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Brand Management

Target Marketing And Greater Profitability

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Target Marketing And Greater Profitability

When I talk to marketing managers, their market segmentation study is usually one of the greatest sources of professional satisfaction. But my next question usually brings the conversation to a standstill.

‘And which of these segments are you targeting?’ I enquire.

At this point the marketing manager looks down at the segments, looks back up at me, looks back at the segments and finally says: ‘Well, er, all of them.’

Unfortunately, most marketers operate under the fallacy that the bigger the potential pool of customers they target (namely, all of them and any others who happen to cross their path mid-execution), the bigger the resulting market will be.

This is nonsense. While sales managers think that the more targets there are, the better, marketers realize that all customers are not created equal, and that a key challenge in marketing is identifying which customers are more equal than others.

There are several reasons why you should target only a select group of the segments in your market. First, because you can concentrate your resources on one group rather than spreading them too thinly.

Second, because you cannot build a brand for everyone. Selecting a clearly defined target segment enables you to create a much stronger brand value proposition, clearer communications, better pricing and thus a greater degree of differentiation and eventual customer loyalty.

Third, because acquiring customers costs you money, and this acquisition cost is often hidden. To get one customer to buy from your business will often involve dealing with hundreds of potential customers. If you increase the number of prospects too much, your service suffers, your staff become overwhelmed, and the actual number of customers you attract declines.

Fourth, if you attract the wrong kind of customer to your brand, they are more than likely to defect quickly. Sales are one thing, profitability is another – often these inappropriate customers will have cost you more to acquire than they returned to you in custom. And fifth, in many cases these departing customers spread negative word of mouth about your product.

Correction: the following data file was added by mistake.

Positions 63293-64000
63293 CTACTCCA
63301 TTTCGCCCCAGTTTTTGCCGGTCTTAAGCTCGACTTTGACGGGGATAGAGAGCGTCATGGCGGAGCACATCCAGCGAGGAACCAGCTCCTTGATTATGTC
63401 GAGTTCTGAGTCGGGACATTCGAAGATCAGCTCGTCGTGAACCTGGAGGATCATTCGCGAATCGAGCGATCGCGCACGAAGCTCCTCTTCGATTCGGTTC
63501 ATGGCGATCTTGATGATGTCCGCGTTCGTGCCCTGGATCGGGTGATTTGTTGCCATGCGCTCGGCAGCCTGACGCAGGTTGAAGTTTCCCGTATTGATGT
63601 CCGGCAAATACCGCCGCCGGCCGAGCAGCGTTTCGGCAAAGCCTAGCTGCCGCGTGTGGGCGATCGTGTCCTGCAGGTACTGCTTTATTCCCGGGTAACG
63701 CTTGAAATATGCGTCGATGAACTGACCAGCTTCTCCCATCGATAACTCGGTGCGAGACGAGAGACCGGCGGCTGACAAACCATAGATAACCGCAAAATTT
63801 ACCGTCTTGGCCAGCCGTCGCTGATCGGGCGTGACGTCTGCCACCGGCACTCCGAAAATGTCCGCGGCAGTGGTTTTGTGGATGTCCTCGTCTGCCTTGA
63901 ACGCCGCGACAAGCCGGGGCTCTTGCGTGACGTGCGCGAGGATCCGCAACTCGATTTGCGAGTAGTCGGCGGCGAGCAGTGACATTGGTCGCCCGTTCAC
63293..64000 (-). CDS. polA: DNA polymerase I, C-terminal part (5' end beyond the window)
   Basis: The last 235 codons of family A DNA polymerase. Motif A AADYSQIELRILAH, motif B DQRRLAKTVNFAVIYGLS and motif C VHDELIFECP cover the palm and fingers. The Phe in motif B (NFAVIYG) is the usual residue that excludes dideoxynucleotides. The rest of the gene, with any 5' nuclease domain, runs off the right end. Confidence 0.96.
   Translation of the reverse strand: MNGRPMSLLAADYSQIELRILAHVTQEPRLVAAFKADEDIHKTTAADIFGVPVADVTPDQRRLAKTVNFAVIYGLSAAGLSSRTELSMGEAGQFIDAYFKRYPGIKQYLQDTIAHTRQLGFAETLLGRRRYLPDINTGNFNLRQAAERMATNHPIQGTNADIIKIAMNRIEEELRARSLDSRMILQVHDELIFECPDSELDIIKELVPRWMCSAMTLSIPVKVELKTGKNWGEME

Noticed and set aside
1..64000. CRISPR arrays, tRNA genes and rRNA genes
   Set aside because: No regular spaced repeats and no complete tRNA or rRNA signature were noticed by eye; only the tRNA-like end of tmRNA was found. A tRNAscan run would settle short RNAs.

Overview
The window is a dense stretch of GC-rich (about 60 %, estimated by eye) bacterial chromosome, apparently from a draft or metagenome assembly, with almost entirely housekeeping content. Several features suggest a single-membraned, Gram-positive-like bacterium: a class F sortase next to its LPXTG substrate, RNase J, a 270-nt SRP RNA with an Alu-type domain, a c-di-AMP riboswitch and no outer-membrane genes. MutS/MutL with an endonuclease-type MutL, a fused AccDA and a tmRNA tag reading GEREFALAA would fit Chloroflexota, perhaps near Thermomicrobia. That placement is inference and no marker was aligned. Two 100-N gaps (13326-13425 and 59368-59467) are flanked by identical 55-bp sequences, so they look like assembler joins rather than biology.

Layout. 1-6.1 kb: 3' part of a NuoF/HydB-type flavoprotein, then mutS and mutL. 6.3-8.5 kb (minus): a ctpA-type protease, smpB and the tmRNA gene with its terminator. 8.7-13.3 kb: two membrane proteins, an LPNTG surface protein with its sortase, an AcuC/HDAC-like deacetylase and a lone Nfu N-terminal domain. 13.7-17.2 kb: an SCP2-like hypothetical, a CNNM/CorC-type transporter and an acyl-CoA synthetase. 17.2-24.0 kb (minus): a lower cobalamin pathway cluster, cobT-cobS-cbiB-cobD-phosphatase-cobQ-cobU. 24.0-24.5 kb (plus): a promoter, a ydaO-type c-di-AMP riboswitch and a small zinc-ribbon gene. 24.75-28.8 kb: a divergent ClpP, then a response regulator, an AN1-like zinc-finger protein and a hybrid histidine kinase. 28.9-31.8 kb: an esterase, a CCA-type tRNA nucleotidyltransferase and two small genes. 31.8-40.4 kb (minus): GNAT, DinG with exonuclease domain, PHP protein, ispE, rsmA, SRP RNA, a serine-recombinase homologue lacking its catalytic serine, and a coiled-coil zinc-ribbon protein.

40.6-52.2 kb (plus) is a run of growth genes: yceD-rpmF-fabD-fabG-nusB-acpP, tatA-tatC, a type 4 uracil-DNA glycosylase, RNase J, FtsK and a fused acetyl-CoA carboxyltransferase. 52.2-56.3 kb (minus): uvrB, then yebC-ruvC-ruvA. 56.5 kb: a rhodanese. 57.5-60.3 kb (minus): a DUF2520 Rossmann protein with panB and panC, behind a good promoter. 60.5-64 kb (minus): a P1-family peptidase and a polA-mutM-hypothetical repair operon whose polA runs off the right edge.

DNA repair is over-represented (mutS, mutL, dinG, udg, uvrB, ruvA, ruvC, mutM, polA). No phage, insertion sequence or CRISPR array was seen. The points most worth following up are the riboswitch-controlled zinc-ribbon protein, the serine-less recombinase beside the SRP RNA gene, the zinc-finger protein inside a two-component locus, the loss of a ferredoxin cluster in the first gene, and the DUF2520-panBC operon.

The paradox of target marketing is that selective targeting results in greater profitability. Despite what your sales manager tells you, if your target market is too broad, you lose money.

If you don’t believe me, ask Brad Anderson, chief executive at US retailer Best Buy. Despite enormous store traffic of 1.5m customers a day, Anderson has been using store data to identify the customer segment he calls Angels, which make him money, and the Devils that lose him money.

Devils represent 20% of the total Best Buy customer base, but they usually buy only the loss-leader products designed to drive traffic to the store.

They apply for discounts whenever they can, use up most of the valuable staff time and find rock-bottom price quotes from the internet then force Best Buy to match them through its ‘price pledge’ policy.

Best Buy’s Angel targeting strategy will be tricky to execute and involve significant market research, staff training and redevelopment costs. But Anderson is a believer in target marketing because he has seen the results. In the pilot stores that have targeted Angels and ignored Devils, he has observed significant increases in profitability.

For now, Best Buy is the exception, the bullet point you use in MBA classes to show how it should be done. But perhaps one day more companies will not stop at clearly defined market segments, but will go on to work out which ones they want, and which can go to hell.

30 SECONDS ON…BEST BUY

– Best Buy is the top US seller of consumer electronics. In October 2002, chief executive Brad Anderson implemented a plan to target distinct groups of customers rather than push a uniform mix of merchandise.

– Best Buy concluded that its most desirable customers fell into five distinct groups: upper-income men, suburban mothers, small business owners, young family men and technology enthusiasts.

– Anderson decided that each store should analyze the demographics of its local market, then focus on two groups and stock merchandise accordingly.

– The strategy is based on a business school theory that advocates rating customers by profitability and dumping the 20% that are unprofitable.

The Blake Project Can Help: Contact us for more on our segmentation research expertise.

Branding Strategy Insider is a service of The Blake Project: A strategic brand consultancy specializing in Brand Research, Brand Strategy, Brand Growth and Brand Education

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